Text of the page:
Apr. 30, 2015 | By Alec

It looks like 3D printed medical applications are spreading to every corner of academic hospitals, and I’m not just talking about 3D printed implants or prostheses. For now Dutch scientists from the University Medical Center Utrecht have unveiled their own 3D bioprinting innovation: a hydrogel solution that can be used for repairing bone cartilage on a large scale.

As they revealed, an international team of researchers coordinated by associate professor Jos Malda have completed a series of tests in which 3D printed structures are used to significantly enhance and support the regeneration of bone cartilage cells. In that process, researchers relied on specific polymers called hydrogels. Their most important characteristic is their ability to retain large amounts of moisture, making it a perfect carrier substance for cells used in regenerative treatment. In fact, they are typically already used as support material for cell therapy on a small scale.

However, this new approach saw scientists transform this cell therapy approach to larger surface. Key is the 3D printing of miniscule networks of thin fibers that can strengthen and sustain those hydrogels for larger surfaces. Those networks, in fact, have similar properties to the actual cartilage in the joints. ‘At this moment cell therapy is already successfully applied in a number of Dutch hospitals to repair damage to cartilage’, Malda explained. ‘But there are limitations to the shape and size of the cartilage defect that you can fix with it. Our reinforced hydrogels are firmer and more elastic than most cell carriers and with this we can eventually perhaps restore larger parts of a joint.’

Malda further speculated that 3D printing technology could be used to specifically shape the form and content to match the damage and contours of a patient’s joint. ‘With this approach, we might be able to repair larger parts of a joint, such as in the knee or hip, in the near future than we can today,’ he added. ‘Moreover, 3D printing enables us to replicate the original shape of the joints.’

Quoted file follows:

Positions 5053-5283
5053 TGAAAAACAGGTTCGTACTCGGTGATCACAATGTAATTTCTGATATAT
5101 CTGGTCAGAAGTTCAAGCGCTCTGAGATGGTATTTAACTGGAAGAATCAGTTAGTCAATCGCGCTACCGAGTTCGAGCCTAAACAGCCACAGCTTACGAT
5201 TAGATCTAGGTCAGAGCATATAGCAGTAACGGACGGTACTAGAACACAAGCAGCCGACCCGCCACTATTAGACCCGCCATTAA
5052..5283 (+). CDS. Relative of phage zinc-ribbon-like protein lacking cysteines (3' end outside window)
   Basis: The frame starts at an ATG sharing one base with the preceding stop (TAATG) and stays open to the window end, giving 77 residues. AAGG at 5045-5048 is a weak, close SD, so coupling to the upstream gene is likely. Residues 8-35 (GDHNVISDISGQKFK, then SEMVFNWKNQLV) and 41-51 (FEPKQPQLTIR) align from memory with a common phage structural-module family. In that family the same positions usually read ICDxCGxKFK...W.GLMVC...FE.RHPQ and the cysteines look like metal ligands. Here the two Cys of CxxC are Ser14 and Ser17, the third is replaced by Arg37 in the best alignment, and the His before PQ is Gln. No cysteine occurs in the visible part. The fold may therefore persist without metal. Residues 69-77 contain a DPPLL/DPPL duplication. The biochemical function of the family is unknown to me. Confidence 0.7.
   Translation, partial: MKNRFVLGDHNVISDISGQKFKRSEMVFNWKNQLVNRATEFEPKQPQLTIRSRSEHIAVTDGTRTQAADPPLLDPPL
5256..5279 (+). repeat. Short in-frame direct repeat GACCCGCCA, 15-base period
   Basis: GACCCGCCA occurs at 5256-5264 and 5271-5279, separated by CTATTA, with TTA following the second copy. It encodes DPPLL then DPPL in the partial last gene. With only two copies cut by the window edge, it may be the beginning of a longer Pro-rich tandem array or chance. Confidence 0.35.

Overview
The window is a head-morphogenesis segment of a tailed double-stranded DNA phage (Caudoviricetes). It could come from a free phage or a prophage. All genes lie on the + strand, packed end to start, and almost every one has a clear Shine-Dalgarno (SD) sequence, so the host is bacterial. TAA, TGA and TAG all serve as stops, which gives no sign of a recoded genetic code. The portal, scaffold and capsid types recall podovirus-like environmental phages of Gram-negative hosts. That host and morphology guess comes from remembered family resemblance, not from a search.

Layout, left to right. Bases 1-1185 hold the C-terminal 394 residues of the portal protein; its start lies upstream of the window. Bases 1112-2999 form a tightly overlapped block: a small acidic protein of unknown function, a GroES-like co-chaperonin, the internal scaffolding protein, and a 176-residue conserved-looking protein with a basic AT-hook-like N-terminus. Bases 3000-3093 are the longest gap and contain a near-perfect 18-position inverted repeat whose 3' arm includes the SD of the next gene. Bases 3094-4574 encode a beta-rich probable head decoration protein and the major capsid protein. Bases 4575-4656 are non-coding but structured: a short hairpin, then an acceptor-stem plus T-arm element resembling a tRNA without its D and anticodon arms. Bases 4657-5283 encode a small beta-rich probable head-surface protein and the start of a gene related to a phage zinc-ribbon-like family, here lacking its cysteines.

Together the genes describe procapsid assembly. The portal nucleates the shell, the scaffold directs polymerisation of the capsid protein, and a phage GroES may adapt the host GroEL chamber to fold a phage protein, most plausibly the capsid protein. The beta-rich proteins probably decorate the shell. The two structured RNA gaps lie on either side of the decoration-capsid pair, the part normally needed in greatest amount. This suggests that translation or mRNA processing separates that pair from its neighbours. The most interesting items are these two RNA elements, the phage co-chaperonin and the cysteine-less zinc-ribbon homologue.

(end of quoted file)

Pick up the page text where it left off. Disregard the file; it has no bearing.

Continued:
Results of this study were recently published in the journal Nature Communications, and has been made possible by a collaboration between the University of Wurzburg, the Queensland University of Technology and funding from the European Union and the Arthritis Foundation. While this project is still ongoing, its scientists are currently researching the repair of large joint surfaces using this 3D printing approach. Especially interesting is whether or not the repaired cartilage can match the quality of naturally formed structures.

However, much more is planned as part of this innovating 3D bioprinting project. Among others, The University of Utrecht is set to launch a specialized master’s program on Biofabrication in the fall of 2015, while a congress on the same topic is set to be held in November 2015. If one thing is certain about 3D bioprinting, it’s that we will have to keep an eye on Utrecht. 


Posted in 3D Printing Applications


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k wrote at 5/1/2015 4:08:25 AM:

Please include link to the published article.

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